Cogito, ergo sum
DXT, or DXTC, is a type of texture compression.
According to the UDN docs:
DXTC is the native, compressed texture format used in Wikipedia:DirectX 8. In many cases, DXTC reduces texture memory usage by 50% or more over palettized, 8-bit textures, allowing for twice the textures at the same resolution, or the same number of textures at twice the resolution. Three DXTC formats are available.
There are several types of DXT compression offered by DirectX 8/9:
- 0 or 1 bit alpha
- Explicit 4-bit alpha, color data is premultiplied by alpha – UnrealEd does not use this format
- Explicit 4-bit alpha, not premultiplied
- Interpolated alpha, color data is premultiplied by alpha – UnrealEd does not use this format
- Interpolated alpha, not premultiplied
In DXT compression, images are divided into 4x4 pixel blocks, or "texels". For each texel, two color values are chosen to represent the range of pixel colors within that block, and then each pixel is mapped to one of four possible colors (two bits) within that range. The compressed texel is represented by the two 16-bit color values, and 16 2-bit pixel values, totalling 64 bits of data per texel, amounting to an overall image size of 4 bits per pixel.
Alpha (transparency) information in DXT is handled in one of several ways, depending on the DXT format. In DXT1, each texel can either be defined as having four possible color values within the range (as described above), or alternately three color values and one value indicating "this pixel is transparent". Thus, in DXT1, one can have at most 1-bit (on or off) transparency in the image, but even this is done at the expense of some color information. Note: DXT1 transparency is supported by the Engine and UnrealEd but you can't use UnrealEd GUI to create DXT1 textures with one-bit alpha. Textures converted to DXT1 have all transparency information removed.
In DXT2/3/4/5, Alpha information is specified using a second 64-bit block for each texel (thus doubling the image size). In DXT2/3, for each pixel, four bits are used to indicate its alpha, providing 16 different transparency levels. DXT4/5 uses a method similar to the way color data is stored to provide "interpolated" alpha information: Two (8-bit) alpha values are chosen representing the range of transparency in that texel, and then for each pixel, three bits are used to represent its transparency within that defined range (This allows much better for subtle gradations, but can have less precision for large ranges within a texel).
In DXT2 and DXT4, the pixel color values are multiplied by the alpha values before compressing (so partially transparent pixels have a color value stored darker than it shows onscreen, and completely transparent pixels always have a color value of black in the compressed texture). This can speed up some types of compositing operations, but it has the side-effect of losing color information, and can result in uglier DXT compression for some types of textures. In any case, alpha premultiplication is not supported by current Unreal Engine versions, so DXT2 and DXT4 are not options for texture formats in UnrealEd (so you can forget they exist).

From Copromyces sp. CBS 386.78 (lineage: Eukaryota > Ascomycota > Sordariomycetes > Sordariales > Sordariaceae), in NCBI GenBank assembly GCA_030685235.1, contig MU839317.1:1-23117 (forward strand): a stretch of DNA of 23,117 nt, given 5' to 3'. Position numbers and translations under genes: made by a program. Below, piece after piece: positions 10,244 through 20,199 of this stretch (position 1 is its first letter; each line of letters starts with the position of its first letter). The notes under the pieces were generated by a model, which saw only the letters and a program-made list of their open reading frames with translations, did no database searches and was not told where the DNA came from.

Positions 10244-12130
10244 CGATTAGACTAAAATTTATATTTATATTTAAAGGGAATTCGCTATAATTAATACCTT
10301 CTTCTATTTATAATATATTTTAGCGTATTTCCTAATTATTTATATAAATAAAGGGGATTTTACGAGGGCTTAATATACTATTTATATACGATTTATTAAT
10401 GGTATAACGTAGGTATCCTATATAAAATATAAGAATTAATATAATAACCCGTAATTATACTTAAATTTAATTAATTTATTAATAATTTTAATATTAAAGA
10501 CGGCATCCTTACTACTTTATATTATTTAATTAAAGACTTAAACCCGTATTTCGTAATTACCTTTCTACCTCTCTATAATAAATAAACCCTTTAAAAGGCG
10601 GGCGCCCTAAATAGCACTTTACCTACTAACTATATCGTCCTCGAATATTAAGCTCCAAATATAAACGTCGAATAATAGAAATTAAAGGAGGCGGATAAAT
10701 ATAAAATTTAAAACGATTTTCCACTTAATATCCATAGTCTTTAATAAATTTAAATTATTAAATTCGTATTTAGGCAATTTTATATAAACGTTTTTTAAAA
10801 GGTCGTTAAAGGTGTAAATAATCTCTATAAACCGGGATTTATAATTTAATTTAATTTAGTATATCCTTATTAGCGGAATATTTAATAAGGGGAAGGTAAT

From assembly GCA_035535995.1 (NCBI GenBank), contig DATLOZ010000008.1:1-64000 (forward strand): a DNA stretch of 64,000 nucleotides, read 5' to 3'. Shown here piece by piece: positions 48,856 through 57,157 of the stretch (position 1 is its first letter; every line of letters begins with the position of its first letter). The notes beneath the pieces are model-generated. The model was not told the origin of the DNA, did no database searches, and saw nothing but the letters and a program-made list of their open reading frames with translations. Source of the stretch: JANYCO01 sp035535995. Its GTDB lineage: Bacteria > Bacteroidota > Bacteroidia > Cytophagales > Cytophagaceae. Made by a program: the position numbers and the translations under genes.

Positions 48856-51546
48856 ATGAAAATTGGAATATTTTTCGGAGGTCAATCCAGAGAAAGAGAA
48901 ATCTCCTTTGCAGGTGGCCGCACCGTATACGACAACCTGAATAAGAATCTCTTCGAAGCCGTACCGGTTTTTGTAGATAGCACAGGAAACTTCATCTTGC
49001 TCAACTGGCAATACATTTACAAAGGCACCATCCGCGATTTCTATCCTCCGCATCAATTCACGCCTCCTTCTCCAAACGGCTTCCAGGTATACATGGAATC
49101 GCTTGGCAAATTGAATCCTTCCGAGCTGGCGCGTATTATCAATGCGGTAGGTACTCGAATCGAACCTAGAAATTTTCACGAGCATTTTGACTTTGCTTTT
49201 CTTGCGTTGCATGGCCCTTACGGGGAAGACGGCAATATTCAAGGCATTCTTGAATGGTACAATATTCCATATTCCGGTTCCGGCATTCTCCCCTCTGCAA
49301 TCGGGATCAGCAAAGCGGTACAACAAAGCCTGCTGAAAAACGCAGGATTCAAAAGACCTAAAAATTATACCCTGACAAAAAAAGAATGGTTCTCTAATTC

Which DXT Compression to Use?
Obviously, there are some trade-offs between the different formats which make them better or worse for different types of images. Some general rules of thumb for good use of DXT textures are as follows:
- If your image has no alpha, use DXT1 compression. Using DXT3/5 will double your image size over DXT1 and not gain anything.
- If your image has 1-bit (on or off) alpha information, use DXT1 with one-bit alpha. If the DXT1 image quality is too low and you don't mind doubling image size, use DXT3 or DXT5 (which one doesn't matter, they'll give the same results).
- If your image has smooth gradations of alpha (fading in/out slowly), DXT5 is almost certainly your best bet, as it will give you the most accurate transparency representation.
- If your image has sharp transitions between multiple alpha levels (one pixel is 100%, the next one is 50%, and another neighbor is 12%), DXT3 is probably your best bet. You may want to compare the alpha results in DXT1, DXT3 and DXT5 compression, however, to make sure.
In UnrealEd 3, RGBA8 and P8 textures can be compressed to DXT1, DXT3, or DXT5 by right-clicking on the texture in the Texture Browser and selecting from the "Compress" option of the pop-up menu. Once compressed to DXT, the compression type cannot be changed in UnrealEd.
UnrealEd exports DXT textures as .DDS (Microsoft DirectDraw Surface) files. Most software does not handle this file format, so you will need conversion tools such as the Nvidia Texture Tools to convert these files into a form usable by other graphics applications.
- Nvidia Texture Tools has links to texture conversion tools, PhotoShop plug-ins, etc. for dealing with DXT/DDS data.
- Epic's version of the Nvidia Texture Tools package: http://udn.epicgames.com/pub/Content/TextureSpecifications/DXT_TOOLS.zip
- The GIMP also has a plugin which can handle DXT-compressed DDS images.